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Logo of neurologyNeurologyAmerican Academy of Neurology
Neurology. 2009 April 21; 72(16): 1378–1384.
PMCID: PMC2677508

High-resolution diffusion tensor imaging in the substantia nigra of de novo Parkinson disease



In the midbrain of patients with Parkinson disease (PD), there is a selective loss of dopaminergic neurons in the ventrolateral and caudal substantia nigra (SN). In a mouse model of PD, investigators have administered 1-methyl-4-phenyl-1,2,3,6-tetrahydropyridine (MPTP) and found that measures derived using diffusion tensor imaging (DTI) were correlated with the number of dopamine neurons lost following intoxication.


Twenty-eight subjects (14 with early stage, untreated PD and 14 age- and gender-matched controls) were studied with a high-resolution DTI protocol at 3 Tesla using an eight-channel phase array coil and parallel imaging to study specific segments of degeneration in the SN. Regions of interest were drawn in the rostral, middle, and caudal SN by two blinded and independent raters.


Fractional anisotropy (FA) was reduced in the SN of subjects with PD compared with controls (p < 0.001). Post hoc analysis identified that reduced FA for patients with PD was greater in the caudal compared with the rostral region of interest (p < 0.00001). A receiver operator characteristic analysis in the caudal SN revealed that sensitivity and specificity were 100% for distinguishing patients with PD from healthy subjects. Findings were consistent across both raters.


These findings provide evidence that high resolution diffusion tensor imaging in the substantia nigra distinguishes early stage, de novo patients with Parkinson disease (PD) from healthy individuals on a patient by patient basis and has the potential to serve as a noninvasive early biomarker for PD.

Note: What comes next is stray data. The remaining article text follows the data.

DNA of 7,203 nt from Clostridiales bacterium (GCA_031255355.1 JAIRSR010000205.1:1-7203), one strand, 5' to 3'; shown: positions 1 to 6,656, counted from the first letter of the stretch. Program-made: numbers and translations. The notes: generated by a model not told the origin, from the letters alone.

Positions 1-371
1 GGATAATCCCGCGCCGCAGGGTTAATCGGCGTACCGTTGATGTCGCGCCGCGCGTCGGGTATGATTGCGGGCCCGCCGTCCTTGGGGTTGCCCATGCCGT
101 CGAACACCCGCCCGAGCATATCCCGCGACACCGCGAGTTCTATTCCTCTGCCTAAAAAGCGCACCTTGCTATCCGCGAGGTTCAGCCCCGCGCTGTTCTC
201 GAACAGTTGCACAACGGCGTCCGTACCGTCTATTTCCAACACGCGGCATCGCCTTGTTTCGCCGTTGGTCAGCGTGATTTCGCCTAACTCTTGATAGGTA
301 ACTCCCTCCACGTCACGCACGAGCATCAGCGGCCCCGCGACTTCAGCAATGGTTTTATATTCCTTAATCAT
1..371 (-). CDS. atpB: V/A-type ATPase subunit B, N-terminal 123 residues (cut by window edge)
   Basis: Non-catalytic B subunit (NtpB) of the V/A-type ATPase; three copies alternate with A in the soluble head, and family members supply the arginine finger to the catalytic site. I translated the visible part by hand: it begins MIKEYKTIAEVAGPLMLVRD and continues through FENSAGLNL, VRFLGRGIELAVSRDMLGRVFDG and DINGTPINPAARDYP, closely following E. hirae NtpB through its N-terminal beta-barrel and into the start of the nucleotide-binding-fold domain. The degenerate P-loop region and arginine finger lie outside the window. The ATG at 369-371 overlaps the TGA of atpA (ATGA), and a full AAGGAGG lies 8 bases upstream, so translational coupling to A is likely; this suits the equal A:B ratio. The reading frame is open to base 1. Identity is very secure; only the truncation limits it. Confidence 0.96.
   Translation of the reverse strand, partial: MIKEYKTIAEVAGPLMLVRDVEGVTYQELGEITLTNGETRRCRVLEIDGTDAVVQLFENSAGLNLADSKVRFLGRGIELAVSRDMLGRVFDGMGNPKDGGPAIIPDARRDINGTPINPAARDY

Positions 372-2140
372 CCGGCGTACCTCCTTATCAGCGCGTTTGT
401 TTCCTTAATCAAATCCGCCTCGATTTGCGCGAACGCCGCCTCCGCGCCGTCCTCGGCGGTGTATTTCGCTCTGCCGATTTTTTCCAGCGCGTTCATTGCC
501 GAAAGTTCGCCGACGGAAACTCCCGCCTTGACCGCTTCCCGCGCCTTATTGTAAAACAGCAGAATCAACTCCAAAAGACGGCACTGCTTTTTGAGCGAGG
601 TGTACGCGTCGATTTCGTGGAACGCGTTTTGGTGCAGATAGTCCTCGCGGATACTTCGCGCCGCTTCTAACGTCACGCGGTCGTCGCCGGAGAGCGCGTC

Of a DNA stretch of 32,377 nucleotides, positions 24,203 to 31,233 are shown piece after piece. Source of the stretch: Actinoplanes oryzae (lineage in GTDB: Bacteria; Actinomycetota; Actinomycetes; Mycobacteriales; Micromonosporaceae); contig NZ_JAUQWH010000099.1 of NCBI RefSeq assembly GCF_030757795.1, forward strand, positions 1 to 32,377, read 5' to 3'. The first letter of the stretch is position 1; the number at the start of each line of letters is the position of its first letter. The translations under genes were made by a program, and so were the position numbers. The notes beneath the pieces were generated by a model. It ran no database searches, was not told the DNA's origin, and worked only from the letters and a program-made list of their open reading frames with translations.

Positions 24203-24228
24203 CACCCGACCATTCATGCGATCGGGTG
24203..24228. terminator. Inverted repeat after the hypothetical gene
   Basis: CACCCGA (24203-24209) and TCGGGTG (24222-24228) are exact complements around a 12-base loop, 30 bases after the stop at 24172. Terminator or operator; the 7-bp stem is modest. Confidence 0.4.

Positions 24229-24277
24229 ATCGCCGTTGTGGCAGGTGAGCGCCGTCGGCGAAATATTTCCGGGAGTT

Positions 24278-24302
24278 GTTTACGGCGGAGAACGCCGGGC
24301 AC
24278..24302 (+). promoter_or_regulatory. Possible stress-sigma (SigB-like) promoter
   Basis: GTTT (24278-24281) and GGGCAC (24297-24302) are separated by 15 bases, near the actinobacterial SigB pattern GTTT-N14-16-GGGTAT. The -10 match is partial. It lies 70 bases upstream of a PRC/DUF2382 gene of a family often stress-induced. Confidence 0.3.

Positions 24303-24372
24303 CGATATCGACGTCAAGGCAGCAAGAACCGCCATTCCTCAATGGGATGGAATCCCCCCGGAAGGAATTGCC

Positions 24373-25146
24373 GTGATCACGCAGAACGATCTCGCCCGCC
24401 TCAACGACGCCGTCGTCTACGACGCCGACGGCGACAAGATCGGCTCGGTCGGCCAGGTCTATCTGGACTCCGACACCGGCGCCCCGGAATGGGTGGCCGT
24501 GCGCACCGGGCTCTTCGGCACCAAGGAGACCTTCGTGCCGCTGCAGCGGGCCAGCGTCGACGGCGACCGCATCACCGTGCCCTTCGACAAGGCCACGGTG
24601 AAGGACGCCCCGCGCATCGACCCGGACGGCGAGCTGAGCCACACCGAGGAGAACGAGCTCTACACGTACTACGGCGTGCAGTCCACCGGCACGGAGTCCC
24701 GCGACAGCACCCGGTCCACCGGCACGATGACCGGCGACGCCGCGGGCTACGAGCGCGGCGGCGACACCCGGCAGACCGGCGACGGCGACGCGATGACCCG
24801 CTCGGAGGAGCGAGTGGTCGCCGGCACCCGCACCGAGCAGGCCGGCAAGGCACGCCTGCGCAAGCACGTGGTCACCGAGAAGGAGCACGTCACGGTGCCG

= diffusion tensor imaging;
= fractional anisotropy;
= 1-methyl-4-phenyl-1,2,3,6-tetrahydropyridine;
= Parkinson disease;
= receiver operating characteristic;
= region of interest;
= substantia nigra;
= Unified Parkinson’s Disease Rating Scale.

In the midbrain of patients with Parkinson disease (PD), there is a selective loss of dopaminergic neurons in the substantia nigra (SN) pars compacta, which results in impaired motor function. At the point of clinical expression of PD, it is estimated that approximately half of the dopaminergic cells in the SN pars compacta are lost.1,2 Moreover, PD-related cell loss occurs mainly in the ventrolateral and caudal segment of the SN pars compacta.3 These studies characterizing cell loss in the SN pars compacta of patients with PD have been limited to ex vivo examination. Recent developments in neuroimaging techniques bring new promise for identifying surrogate markers of the degeneration within the SN in vivo.4–6